Date: Sat, 23 Oct 1999 23:15:05 -0500 (CDT)
From: Debra Floyd <firstname.lastname@example.org>
Subject: Asian Economic Crisis: Asian Women & Children Victims
/* Written 10:47 PM Oct 17, 1999 by email@example.com in women.labr */
/* ---------- "AsianWomen & Children Victims Of Cr" ---------- */
Women and children are the primary victims of the Asian crisis says the ILO
From ICFTU Online..., 187/991008/ND
11 October 1999
Brussels, 11 October 1999 (ICFTU OnLine): Women and children were the
hardest hit by the recent economic crisis in Asia, the most serious the
region has known in the last 50 years. That is the conclusion of a
report published this week in Manila by the International Labour Office
(ILO) a report which will serve as the basis for discussions at the
regional consultation on the follow-up to the UNs 4th World Women's
Conference which has just closed in Manila.
The collapse of the region's economies left more women out of work than
The women who did keep their jobs had to make do with lower wages.
This study shows "just how vulnerable women are" in a region where
"millions of women are under-paid and under-employed, while millions of
others work without being paid at all", stresses ILO regional director
In general, the report confirms, women's employment is "low-skilled and
badly paid". They are usually in dreary jobs, in a limited number of
sectors and occupations at the bottom of the employment ladder. The
report also points to the importance of part-time work for women in the
Although situations vary greatly between countries, the figures show
that "the situation of women has deteriorated far more than that of
men" says Roger Bhning, the ILO's director for south-east Asia and the
Pacific. In South Korea, for example, the proportion of women workers
has fallen by 4.4% since the beginning of the crisis, while the
proportion of male workers has remained "virtually constant". "Among
the employees on a permanent contract, women's employment has fallen
sharply, by about 20%, showing a higher rate of withdrawal from the
labour market, while male employment has only fallen by 6%" notes the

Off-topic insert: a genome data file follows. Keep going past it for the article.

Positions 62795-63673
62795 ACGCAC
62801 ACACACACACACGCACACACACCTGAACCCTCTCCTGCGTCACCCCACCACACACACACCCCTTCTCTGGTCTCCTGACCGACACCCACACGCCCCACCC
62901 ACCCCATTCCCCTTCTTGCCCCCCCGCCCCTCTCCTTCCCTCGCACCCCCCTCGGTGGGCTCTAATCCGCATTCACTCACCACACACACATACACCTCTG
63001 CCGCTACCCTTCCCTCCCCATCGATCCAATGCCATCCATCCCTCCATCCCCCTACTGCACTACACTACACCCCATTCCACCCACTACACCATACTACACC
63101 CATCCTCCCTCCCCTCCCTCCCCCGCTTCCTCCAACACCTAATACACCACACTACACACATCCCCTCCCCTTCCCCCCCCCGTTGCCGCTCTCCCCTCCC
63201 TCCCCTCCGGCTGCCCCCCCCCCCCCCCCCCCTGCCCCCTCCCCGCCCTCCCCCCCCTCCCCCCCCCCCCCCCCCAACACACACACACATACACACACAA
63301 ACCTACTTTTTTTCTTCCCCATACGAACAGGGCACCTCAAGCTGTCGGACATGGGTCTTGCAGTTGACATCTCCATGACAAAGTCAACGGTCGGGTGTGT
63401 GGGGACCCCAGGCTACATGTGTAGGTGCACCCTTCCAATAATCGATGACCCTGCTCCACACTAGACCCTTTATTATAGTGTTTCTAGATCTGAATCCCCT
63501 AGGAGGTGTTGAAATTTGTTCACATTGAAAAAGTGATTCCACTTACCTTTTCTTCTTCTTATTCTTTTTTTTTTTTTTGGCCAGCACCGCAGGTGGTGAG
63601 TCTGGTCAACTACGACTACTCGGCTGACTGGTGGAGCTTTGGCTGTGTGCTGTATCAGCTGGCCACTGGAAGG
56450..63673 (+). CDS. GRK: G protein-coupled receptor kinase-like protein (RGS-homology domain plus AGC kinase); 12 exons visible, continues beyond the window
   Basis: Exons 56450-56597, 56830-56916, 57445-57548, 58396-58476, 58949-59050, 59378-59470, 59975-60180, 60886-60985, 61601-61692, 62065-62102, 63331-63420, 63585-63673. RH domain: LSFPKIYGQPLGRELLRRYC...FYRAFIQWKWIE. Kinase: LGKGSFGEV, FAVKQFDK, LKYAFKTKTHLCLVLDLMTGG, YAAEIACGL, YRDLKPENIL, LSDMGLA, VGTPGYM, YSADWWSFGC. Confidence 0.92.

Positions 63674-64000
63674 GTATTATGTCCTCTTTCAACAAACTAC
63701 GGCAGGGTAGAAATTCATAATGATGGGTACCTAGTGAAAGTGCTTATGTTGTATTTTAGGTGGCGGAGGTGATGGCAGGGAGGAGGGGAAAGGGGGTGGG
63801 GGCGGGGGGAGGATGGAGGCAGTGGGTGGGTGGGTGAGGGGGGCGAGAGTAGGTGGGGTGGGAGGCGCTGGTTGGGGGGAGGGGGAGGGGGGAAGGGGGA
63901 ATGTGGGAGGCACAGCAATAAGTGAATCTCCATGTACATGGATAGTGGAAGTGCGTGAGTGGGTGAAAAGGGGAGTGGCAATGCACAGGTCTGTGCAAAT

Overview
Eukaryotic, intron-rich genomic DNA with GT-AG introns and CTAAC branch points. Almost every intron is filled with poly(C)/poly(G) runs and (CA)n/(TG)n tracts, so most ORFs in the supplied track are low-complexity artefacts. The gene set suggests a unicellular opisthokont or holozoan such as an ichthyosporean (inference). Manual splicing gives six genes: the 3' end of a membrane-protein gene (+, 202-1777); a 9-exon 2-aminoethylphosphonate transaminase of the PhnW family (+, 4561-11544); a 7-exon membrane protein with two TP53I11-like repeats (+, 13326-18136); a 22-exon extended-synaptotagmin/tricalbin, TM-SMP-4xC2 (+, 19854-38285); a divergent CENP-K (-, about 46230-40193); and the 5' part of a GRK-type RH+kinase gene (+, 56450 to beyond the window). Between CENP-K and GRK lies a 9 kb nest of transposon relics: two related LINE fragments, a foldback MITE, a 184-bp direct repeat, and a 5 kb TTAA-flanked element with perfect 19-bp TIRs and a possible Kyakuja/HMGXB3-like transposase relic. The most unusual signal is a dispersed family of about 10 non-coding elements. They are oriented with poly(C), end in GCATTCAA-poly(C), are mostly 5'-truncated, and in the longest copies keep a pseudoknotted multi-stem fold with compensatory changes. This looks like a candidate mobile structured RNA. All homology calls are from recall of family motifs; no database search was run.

In the Philippines, women's unemployment increased by 15% while the
increase for men was 12%.
In Thailand and Indonesia, on the other hand, there is not such a clear
difference between the sexes in the impact on jobs and wages. It seems
that "women's estimated income has fallen less than men's, which
suggests that enterprises have been replacing men by lower-paid
In Indonesia, fewer women than men are affected by unemployment. But
in the towns and countryside, "women's income has fallen much further
than men's, by 6% and 4% respectively" says the study.
The situation of the 70 million or so Asian women who have emigrated,
to find themselves all too often in precarious jobs with no form of
social protection is also examined in this report. While there were
fewer women migrants in 1995, women now make up the majority of the
legal emigrants leaving countries such as Indonesia, the Philippines
and Sri Lanka.
According to the Indonesia authorities, there were five women migrants
for every male migrant from this country in 1998 and 1999, compared to
three men for every two women in 1983-1984.
On top of the negative impact on women's employment, the crisis seems
to have sent a lot of children out of school and "pushed many more
girls than boys into work", underlines the ILO. More than three out of
five child workers are to be found in the developing Asian countries,
representing a total of 153 million children, of whom 46% are girls.
Since Asia's financial and economic crises broke out in the summer of
1997, the ICFTU has persistently denounced the devastation this crisis
has caused, hitting hardest at the most vulnerable, be they women,
children, youth or migrant workers. As part of the preparations for
the ICFTU's 7th World Women's Conference in Brazil last May, the
organisation published a study on the impact of the financial and
economic crisis on women (*). While pointing an accusing finger at the
governments directly involved in the crisis, noting specifically the
link between their economic difficulties and their serious shortcomings
in terms of democracy and social dialogue, the ICFTU also denounces the
human waste resulting from the containment measures set in place by the
Bretton Woods institutions and calls for a "modernisation of the
institutions and rules which govern world markets".
On the eve of the opening of the WTO's "millenium round" in Seattle
next November, the ICFTU is also fighting for core labour standards,
including the elimination of all forms of discrimination against women,
to be integrated into the new rules governing international trade.
(*) From Asia to Russia to Brazil...the impact of the financial and
economic crisis on women" ICFTU, 7th ICFTU World Women's Conference,
Rio de Janeiro, 18-21/5/1999.
Contact: ICFTU-Press at: ++32-2 224.02.12 (Brussels). For more
information, visit our website at: (http://www.icftu.org).